Washington held back tears as she talked about Floyd and lamented that their child won't grow up with him in her life.
"If there's a problem and she needs her dad, she does not have that anymore," she said.
Floyd moved from Houston to Minneapolis for better job opportunities and to provide for his family, Washington said.
"I want justice for him. Because he was good," she said.
"And this is the proof that he was a good man," Washington said, referring to Gianna.
5:47 p.m.: Denver cop fired over social media post
The Denver Police Department said it has fired an officer and begun an internal affairs investigation after he posted an inappropriate photo on social media while policing the city's protests.
Officer Thomas McClay posted a picture of himself and two other officers in riot gear with the caption, "Let's start a riot," on Instagram, according to the department. The post was taken down, however, police officials said it violated the department's social media policy and was "inconsistent with the values of the department."
5:27 p.m.: Florida police place cop who put knee on back of black suspect on leave
The Sarasota, Florida, Police Department said an officer who was videotaped putting their knee on a black suspect during an arrest last month has been placed on administrative leave pending an investigation.
A video of the unnamed officer putting their knee on Patrick Qwashawn Carroll's neck was put on social media Monday and tagged the department. Police Chief Bernadette DiPino reviewed the video and other footage of the May 18 arrest, immediately initiated a formal internal affairs investigation and placed the officer on administrative leave, according to the department.
"Chief DiPino was disturbed to see an Officer kneeling on the head and neck of an individual in the video. While it appears the Officer eventually moves his leg to the individual's back, this tactic is not taught, used or advocated by our agency," the department said in a statement.
According to the Sarasota Police Department, Carroll, 27, did not require medical attention and did not complain of injuries. He was later charged with possession of ammunition by a convicted felon, resisting arrest and domestic violence
The police are asking anyone who had more information or footage of the arrest to contact them.
Minneapolis police officer Derek Chauvin placed his knee on George Floyd's neck before he died.
5:07 p.m.: St. Paul man charged with shooting at cops during protest
A St. Paul man has been arrested and charged with attempted murder for allegedly firing at officers during Saturday night's protest in Minneapolis, Hennepin County Attorney Mike Freeman announced.
Jaleel Stallings, 27, allegedly stepped out from behind a pickup truck on 14th Avenue South around 10:55 p.m., approached a police SWAT team and "crouched by the driver's side door as if to pick something up, and officers became concerned that debris or rocks were going to be thrown at them," according to the criminal complaint.
The officers fired a non-lethal bullet at Stallings and he opened fire at them in return, the complaint said. Stallings allegedly ran away, but the officers caught up and arrested him, according to the complaint.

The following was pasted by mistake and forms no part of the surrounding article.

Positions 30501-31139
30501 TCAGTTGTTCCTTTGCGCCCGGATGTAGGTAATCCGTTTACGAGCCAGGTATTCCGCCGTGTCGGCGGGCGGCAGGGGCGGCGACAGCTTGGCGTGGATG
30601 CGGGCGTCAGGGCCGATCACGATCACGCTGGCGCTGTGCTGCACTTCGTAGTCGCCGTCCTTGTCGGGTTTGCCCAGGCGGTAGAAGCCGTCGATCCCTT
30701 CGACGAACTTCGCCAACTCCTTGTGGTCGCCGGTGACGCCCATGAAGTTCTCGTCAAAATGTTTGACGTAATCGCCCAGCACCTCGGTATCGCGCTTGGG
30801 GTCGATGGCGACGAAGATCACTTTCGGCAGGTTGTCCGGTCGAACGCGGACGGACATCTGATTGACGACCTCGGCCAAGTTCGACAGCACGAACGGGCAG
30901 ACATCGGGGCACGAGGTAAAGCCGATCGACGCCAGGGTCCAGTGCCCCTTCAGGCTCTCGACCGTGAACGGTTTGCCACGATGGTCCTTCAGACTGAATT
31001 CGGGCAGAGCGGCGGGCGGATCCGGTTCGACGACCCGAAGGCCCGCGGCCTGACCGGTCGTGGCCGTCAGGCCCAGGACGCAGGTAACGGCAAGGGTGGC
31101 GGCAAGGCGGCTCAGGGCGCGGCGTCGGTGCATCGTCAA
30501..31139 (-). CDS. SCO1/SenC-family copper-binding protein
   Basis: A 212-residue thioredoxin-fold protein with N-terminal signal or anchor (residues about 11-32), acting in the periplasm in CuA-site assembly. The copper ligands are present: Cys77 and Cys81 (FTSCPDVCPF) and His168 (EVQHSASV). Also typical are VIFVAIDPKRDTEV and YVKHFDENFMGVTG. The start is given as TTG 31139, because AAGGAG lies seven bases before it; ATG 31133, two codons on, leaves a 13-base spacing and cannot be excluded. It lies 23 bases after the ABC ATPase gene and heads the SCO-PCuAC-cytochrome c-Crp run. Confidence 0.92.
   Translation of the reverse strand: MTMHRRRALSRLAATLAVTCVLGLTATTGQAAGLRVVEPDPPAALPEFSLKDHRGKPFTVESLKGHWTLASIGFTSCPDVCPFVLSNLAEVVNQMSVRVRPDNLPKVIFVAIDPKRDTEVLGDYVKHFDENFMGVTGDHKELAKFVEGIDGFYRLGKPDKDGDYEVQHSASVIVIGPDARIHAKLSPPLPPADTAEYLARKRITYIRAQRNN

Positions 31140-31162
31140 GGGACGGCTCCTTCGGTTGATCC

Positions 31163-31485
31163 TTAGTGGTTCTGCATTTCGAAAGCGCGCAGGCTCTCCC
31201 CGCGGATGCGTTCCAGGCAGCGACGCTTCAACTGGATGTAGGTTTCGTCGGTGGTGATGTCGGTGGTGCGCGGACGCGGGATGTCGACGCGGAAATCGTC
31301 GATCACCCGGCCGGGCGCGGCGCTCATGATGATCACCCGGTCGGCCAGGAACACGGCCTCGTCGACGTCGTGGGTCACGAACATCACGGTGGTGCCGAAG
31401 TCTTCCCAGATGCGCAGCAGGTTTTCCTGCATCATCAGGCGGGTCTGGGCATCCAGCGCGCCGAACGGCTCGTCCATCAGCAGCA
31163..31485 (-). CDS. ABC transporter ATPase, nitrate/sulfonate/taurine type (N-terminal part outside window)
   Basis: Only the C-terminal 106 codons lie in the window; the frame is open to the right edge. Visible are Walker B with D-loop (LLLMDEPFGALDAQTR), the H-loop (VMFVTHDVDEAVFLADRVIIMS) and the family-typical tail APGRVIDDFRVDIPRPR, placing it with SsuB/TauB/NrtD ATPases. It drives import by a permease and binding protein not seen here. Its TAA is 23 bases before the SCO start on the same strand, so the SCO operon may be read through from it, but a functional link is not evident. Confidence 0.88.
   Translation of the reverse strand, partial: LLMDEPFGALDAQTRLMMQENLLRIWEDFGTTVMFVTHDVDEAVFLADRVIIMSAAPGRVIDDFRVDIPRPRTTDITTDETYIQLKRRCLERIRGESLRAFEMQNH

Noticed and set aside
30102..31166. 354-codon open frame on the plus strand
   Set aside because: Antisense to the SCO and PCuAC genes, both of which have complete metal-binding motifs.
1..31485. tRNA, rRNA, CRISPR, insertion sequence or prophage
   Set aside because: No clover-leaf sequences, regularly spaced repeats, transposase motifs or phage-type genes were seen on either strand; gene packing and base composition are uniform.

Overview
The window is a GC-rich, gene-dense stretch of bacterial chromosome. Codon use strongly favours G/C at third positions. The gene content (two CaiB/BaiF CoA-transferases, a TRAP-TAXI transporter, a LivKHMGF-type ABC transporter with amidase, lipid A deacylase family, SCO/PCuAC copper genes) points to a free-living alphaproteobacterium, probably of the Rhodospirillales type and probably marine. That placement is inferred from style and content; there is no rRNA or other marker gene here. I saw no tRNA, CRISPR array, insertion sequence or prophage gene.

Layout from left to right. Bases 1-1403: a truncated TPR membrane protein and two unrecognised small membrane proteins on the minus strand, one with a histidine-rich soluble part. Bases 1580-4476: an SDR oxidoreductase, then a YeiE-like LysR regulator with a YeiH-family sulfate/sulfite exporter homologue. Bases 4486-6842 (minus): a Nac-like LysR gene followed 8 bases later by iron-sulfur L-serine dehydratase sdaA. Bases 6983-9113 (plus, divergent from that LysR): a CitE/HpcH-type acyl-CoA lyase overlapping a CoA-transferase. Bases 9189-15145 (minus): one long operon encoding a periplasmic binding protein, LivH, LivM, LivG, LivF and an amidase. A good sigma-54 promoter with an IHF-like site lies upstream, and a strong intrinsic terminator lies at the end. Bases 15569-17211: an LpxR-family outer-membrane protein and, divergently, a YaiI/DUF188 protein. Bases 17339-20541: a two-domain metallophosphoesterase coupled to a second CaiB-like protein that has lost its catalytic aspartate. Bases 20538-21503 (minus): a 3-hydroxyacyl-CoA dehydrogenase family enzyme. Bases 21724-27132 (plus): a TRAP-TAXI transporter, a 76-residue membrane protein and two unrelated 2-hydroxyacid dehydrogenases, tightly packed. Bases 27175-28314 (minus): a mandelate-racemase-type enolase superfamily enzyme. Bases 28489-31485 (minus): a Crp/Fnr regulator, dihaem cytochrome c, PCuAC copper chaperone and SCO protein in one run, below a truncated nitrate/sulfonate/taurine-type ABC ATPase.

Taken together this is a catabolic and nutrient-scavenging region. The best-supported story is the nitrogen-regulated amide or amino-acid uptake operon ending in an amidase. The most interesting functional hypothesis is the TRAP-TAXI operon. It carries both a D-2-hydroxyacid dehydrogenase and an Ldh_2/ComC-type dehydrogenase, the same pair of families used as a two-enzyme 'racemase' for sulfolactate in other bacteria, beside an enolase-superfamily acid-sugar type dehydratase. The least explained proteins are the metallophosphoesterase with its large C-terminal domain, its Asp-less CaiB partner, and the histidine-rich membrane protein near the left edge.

He fired "three to four" shots, but all narrowly missed the officers, Freeman said.
An AK-47 style Mini Draco pistol was allegedly found near the right bumper of the truck, according to the complaint.
Stallings is scheduled to make his first court appearance Wednesday and prosecutors are seeking $500,000 in bail, Freeman's office said.
Two other men who were with Stallings were arrested and their charges are pending.
4:30 p.m.: Floyd's family joins protesters at march in Houston
In George Floyd's hometown of Houston, his family joined thousands of protesters in a march Tuesday afternoon.
Before the march began, people silently kneeled for 30 seconds in honor of Floyd, the Houston Chronicle reported.
Demonstrators held up signs with messages including: "black lives matter," "no justice no peace," "white people wake up."
As many as 60,000 people were expected to participate, reported ABC Houston station KTRK.
— Marla Carter (@MarlaABC13) June 2, 2020
Harris County Sheriff Ed Gonzalez said he'd be among those attending to show his support.
Houston Mayor Sylvester Turner tweeted Tuesday, "I am praying that today will be uplifting and encouraging for #GeorgeFloyd family, our City and the country as a whole. And I pray those of us in positions of power who have taken the oath to serve will hear the message of those who have marched and commit to justice for ALL."
At one point, a protester hugged Houston Police Chief Art Acevedo.
The march will end with a rally at City Hall.
4 p.m.: French protesters set fires, clash with police
Demonstrations in support of George Floyd are ongoing overseas, including in the French cities of Paris and Lyon.
Protesters there are setting fires and clashing with police officers, who are responding with tear gas.
The French are not only showing solidarity with George Floyd, but also the family of a French black man who died after being arrested by police in 2016.
3:22 p.m.: Minnesota Dept. of Human Rights to investigate police department
Minnesota's Department of Human Rights is launching an investigation into the Minneapolis Police Department after filing a civil rights charge related to Floyd's death, Gov. Tim Walz announced Tuesday.
The investigation will examine the "policies, procedures, and practices over the past 10 years" to determine if the police department "has engaged in systemic discriminatory practices towards people of color," a statement said.
If so, the investigation will work to "ensure any such practices are stopped," the statement said.
Walz called this investigation "only one of many steps to come in our effort to restore trust with those in the community who have been unseen and unheard for far too long."
The Minneapolis City Council issued a statement on Tuesday in support of the civil rights investigation. "We urge the state to use its full weight to hold the Minneapolis Police Department accountable for any and all abuses of power and harms to our community," the council said. The council said it stands "ready to aid in this process as full partners."